Update, 5 p.m. Thursday, July 22:
The University of California Board of Regents voted to begin increasing tuition in 2022-23. The Board of Regents voted to largely keep the proposal as laid out below, but with some modifications, including that the hike is no longer indefinite and will be voted on again in five years, and that a greater share of revenue from the increase will go to financial aid for in-state students.
Get ready for whiplash: After receiving $1.3 billion in new money from lawmakers this year, the University of California now wants to raise tuition on each incoming undergraduate class. Every year. Indefinitely.
Once tuition spikes for an incoming class, it would stay flat for six years for that class — allowing students to more reliably calculate the multiyear cost of a degree.
The UC Board of Regents will vote Thursday on a tuition-hike plan two years in the works that was initially derailed by the COVID-19 pandemic but has since been resuscitated.
UC officials project that in-state tuition and systemwide fees would grow by $534 in 2022-23 and increase by a slightly lower amount for each subsequent incoming class of undergraduate students.
The upshot is that in 2026-27, California undergraduates entering the UC would owe a projected $15,078 in annual tuition and statewide fees — about $2,500 more than what in-state undergraduates pay now.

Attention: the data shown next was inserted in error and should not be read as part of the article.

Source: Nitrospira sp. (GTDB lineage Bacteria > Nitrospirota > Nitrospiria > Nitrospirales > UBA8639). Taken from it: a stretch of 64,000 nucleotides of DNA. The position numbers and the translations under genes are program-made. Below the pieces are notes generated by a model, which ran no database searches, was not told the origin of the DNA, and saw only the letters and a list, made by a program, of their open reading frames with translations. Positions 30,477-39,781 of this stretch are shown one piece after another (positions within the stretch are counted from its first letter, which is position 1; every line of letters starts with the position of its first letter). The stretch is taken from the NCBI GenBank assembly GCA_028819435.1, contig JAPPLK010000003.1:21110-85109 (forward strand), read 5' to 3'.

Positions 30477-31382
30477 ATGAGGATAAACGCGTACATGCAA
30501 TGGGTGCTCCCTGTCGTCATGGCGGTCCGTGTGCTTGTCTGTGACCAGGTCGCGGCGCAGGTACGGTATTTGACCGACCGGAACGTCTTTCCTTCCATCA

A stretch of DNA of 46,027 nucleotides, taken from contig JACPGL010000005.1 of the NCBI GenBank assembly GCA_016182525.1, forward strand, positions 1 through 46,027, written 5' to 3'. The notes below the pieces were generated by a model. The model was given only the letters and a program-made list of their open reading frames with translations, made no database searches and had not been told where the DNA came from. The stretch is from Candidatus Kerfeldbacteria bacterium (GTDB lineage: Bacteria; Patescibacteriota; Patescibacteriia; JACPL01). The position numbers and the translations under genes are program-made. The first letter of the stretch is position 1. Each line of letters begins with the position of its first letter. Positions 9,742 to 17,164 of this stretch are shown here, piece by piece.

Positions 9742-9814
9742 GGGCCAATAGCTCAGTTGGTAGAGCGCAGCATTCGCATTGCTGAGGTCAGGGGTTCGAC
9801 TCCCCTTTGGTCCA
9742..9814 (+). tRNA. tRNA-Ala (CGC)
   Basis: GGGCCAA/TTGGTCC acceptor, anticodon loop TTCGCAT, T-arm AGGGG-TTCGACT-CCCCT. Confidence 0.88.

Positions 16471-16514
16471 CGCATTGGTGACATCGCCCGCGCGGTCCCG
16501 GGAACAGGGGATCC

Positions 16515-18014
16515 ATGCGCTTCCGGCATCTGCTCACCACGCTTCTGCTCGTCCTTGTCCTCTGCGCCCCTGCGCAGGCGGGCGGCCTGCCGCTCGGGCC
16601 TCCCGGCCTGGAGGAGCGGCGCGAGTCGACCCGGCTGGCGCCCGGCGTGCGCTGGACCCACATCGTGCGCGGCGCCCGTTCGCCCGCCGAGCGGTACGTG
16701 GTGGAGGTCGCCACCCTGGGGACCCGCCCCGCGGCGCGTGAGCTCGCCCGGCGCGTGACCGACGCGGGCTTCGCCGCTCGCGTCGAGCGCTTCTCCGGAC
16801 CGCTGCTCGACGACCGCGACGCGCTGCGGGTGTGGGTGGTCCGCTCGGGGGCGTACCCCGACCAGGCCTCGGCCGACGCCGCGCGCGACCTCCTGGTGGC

The proposal is a complicated one, stippled with tuition hike estimates pegged to inflation and studded with various exemptions meant to cap what students would ultimately owe. But what’s definite is that this marks a dramatic departure for the UC: After doubling tuition during the great recession in response to deep state cuts, the UC raised tuition just once since 2011.
“I do believe (the tuition increase is) likely to pass even though I would not like it to,” said Alexis Atsilvsgi Zaragoza, a UC Berkeley undergraduate and a student voting member of the Board of Regents who’ll be casting her first vote at this week’s meeting.
Her dissent has powerful allies. Speaker of the Assembly Anthony Rendon, a Long Beach Democrat, and Senate President Pro Tempore Toni G. Atkins, the two leaders of the Legislature, oppose the tuition increases at this time, they told CalMatters in emails.